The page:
Workers at the Volkswagen plant in Chattanooga overwhelmingly voted to join the United Auto Workers (UAW) in a National Labor Relations Board election that ended on Friday night.

It wasn't even particularly close.

According to unofficial vote totals compiled by UAW, workers at the plant voted to unionize by 73% to 27% (2,628 to 985).

The vote makes the Volkswagen plant in Chattanooga the first unionized automobile factory in the South not owned by Detroit's "Big Three" of Ford, Chrysler, and General Motors.

The next test of UAW's strength in the South will take place in Alabama next month.

 Mercedes-Benz workers in Vance will vote from May 13 to May 17 on whether to join the UAW.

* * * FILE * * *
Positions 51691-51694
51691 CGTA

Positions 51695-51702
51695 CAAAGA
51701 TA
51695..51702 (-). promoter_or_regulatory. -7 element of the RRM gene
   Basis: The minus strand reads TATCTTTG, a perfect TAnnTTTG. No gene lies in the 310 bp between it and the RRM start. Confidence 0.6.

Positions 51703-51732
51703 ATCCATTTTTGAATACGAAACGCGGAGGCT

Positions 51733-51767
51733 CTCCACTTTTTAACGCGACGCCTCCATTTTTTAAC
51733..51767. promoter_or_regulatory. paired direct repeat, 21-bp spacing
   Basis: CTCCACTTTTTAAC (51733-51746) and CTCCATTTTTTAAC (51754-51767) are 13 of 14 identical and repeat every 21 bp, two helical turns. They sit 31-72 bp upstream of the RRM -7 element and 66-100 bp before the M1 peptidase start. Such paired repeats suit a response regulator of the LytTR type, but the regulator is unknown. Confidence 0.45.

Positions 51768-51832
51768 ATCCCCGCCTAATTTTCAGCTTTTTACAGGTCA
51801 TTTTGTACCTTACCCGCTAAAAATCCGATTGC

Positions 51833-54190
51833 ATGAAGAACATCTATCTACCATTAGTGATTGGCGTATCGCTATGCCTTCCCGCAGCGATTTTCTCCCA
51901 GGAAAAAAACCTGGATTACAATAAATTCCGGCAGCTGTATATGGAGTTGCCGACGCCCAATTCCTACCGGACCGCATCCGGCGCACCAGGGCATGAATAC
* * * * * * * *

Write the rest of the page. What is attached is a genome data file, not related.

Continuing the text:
"Workers at our plant are ready for this moment," Jeremy Kimbrell, a Mercedes worker at the Vance plant, said in a statement on Thursday. "We are ready to vote yes because we are ready to win our fair share. We are going to end the Alabama discount and replace it with what our state actually needs. Workers sticking together and sticking by our community."

Over 5,000 Mercedes-Benz workers in Vance filed the petition with the NLRB seeking a vote to join the UAW on April 5.

Governor Kay Ivey, along with the governors of Georgia, Mississippi, South Carolina, Tennessee and Texas, oppose the UAW's unionization efforts.

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